Group Treatment for Hoarding Disorder: Therapist Guide
Oxford University Press, 2014 - Psychology - 364 pages
For the first time, Hoarding Disorder (HD) is now recognized as a distinct disorder in the fifth edition of the Diagnostic and Statistical Manual of Mental Disorders (DSM-5), separate from OCD. HD has also received much more attention and exposure in recent years. Consequently, more people will be recommended for treatment, increasing the demand and need for clinicians who deliver this specialized intervention.
Group Treatment for Hoarding Disorder: Therapist Guide outlines a cognitive-behavioral therapy program for HD using a group model. Clinicians deliver group therapy over 20 weekly sessions of 1.5 to 2 hours each. A single experienced clinician can lead the group or a co-therapy model can be used with two clinicians, one experienced and one in training. Groups of 6 to 8 participants:
· receive education about HD and about the CBT model
· discuss therapy goals and personal values
· practice motivational enhancement methods including identifying barriers to progress
· receive training in organizing and problem-solving about hoarding problems
· learn cognitive therapy strategies to reduce problematic hoarding beliefs and to replace acquiring with more adaptive behaviors
· practice sorting, removing clutter, and not acquiring, beginning with easier tasks
· and identify in-home supports.
Final sessions focus on reviewing the most effective therapy methods, coping with change, and highlighting strategies for maintaining gains. Group members use the Treatment for Hoarding Disorder: Workbook, Second Edition to assist with practice exercises. All of the necessary forms and worksheets are provided in the books and online. Treatment proceeds in a flexible session-by-session fashion with attention to group process. Written for psychologists, social workers, psychiatrists, counselors, and psychiatric nurses, this Therapist Guide will promote effective group treatment of people with hoarding disorder.
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Chapter 1 Introduction
Chapter 2 Group Formation and Assessment
Chapter 3 Group Process
Introduction and Education
Goals and Treatment Planning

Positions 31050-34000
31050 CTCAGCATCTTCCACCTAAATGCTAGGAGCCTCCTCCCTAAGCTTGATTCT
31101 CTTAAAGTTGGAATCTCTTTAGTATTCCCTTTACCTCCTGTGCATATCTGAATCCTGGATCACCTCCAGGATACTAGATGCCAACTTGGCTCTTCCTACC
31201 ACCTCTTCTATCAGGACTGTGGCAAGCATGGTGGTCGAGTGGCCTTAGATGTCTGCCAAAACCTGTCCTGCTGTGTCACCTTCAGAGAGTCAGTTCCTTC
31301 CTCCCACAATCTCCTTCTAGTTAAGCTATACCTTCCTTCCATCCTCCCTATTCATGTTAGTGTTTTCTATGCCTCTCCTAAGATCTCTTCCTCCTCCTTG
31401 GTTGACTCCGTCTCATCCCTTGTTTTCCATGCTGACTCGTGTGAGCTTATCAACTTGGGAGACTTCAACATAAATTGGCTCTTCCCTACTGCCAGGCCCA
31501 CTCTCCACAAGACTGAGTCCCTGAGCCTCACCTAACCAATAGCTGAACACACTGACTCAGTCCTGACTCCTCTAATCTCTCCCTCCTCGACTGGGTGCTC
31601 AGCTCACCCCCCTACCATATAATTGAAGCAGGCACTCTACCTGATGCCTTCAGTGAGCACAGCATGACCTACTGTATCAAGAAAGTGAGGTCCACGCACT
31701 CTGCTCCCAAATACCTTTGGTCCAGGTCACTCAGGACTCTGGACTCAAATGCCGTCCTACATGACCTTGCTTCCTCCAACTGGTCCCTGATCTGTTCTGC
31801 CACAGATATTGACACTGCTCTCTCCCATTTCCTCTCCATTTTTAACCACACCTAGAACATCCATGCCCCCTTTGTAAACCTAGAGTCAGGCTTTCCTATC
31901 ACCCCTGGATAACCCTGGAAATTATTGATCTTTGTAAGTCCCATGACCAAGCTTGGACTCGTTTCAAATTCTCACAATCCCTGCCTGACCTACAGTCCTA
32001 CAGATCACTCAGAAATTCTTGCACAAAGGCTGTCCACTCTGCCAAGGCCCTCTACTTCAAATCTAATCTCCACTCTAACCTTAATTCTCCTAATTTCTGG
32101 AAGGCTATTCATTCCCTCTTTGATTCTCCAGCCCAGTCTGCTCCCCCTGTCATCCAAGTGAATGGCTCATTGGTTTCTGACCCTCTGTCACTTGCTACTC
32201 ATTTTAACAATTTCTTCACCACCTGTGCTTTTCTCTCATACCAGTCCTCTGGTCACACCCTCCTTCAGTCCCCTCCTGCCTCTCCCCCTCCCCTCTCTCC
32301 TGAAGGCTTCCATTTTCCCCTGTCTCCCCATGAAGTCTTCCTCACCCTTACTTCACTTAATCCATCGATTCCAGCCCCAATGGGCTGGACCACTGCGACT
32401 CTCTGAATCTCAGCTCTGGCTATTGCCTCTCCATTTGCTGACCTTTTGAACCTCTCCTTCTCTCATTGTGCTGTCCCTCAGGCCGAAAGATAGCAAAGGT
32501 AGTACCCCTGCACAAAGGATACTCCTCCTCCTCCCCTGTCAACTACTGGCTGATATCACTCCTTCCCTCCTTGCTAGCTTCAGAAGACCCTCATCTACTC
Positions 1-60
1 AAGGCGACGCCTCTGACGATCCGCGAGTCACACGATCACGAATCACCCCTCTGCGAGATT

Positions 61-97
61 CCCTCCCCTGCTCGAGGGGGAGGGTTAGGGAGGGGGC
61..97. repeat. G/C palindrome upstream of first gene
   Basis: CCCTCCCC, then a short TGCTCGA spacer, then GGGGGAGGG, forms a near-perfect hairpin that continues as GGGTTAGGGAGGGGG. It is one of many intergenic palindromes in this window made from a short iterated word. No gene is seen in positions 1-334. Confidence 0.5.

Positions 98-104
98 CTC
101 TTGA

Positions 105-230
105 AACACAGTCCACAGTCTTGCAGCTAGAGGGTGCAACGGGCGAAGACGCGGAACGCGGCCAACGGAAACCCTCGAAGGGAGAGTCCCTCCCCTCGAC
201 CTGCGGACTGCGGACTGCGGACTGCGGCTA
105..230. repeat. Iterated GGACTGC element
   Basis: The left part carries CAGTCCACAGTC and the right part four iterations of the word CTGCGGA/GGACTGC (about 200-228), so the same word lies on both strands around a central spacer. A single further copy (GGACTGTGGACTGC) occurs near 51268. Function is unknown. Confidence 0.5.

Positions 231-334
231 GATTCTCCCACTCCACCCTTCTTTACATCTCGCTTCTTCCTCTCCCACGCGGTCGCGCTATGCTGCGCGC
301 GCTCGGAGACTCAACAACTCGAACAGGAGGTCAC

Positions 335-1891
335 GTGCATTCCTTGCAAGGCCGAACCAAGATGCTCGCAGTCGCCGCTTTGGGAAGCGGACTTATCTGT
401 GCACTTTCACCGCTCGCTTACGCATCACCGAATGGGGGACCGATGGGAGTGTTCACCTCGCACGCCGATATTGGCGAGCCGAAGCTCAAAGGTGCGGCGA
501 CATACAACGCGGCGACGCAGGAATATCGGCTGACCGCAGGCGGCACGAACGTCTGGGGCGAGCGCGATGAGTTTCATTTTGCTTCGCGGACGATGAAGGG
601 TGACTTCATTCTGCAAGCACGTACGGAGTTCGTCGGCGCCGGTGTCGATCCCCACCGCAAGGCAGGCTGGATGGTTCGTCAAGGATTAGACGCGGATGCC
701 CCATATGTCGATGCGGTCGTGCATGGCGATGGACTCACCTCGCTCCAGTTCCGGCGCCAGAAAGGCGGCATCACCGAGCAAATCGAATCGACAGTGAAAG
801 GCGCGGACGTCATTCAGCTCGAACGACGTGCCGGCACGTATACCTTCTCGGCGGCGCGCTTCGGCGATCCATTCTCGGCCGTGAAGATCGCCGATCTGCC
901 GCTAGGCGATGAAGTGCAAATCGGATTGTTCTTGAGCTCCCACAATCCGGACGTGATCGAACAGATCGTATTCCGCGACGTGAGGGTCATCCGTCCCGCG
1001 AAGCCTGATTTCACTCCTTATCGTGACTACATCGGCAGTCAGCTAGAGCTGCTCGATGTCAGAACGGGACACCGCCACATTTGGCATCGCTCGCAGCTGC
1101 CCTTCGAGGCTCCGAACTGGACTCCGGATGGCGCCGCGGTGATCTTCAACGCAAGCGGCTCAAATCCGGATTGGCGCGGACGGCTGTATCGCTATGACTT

Cognitive Therapy Skills for Letting Go
Coaching and Letting Go
Barriers to Progress
Maintaining Systems and Gains
Review of Treatment Methods
Assessment and Review of Progress
Graduation and Next Steps
More on Acquisition
Exposure Practice for NonAcquisition
Decisions about Saving and Discarding
More on Decisions about Saving and Discarding
Skills Training for Organizing
Other editions - View all
Appendix 12 Ask clients assessment avoid barriers behavioral experiment can’t Carl Charlie check-in client Workbook Clinician’s Group Progress clutter coach cognitive therapy Compulsive Hoarding Conceptual Hoarding Model consignment shop decision-making decisions develop difficulty discarding discomfort discussion distress Downward Arrow emotions example family members feel filing Form Workbook Chapter Frost functional analysis goals group leaders Group Progress Notes Group Session Form group treatment help clients help group members hoarding disorder hoarding problem hoarding symptoms home commitment home visit identify Jennifer Joseph keep Let’s Maria motivation motivational interviewing mutual aid Need versus Want non-acquiring non-acquisition Objective Obsessive Compulsive Disorder obsessive-compulsive disorder Okay organizing person practice problem-solving problematic thinking styles Questions about Possessions Rating recycle Sally saving scores Session 12 Session 9 skills sorting Steketee things Thought Listing exercise Tolin trash Vignette Worksheet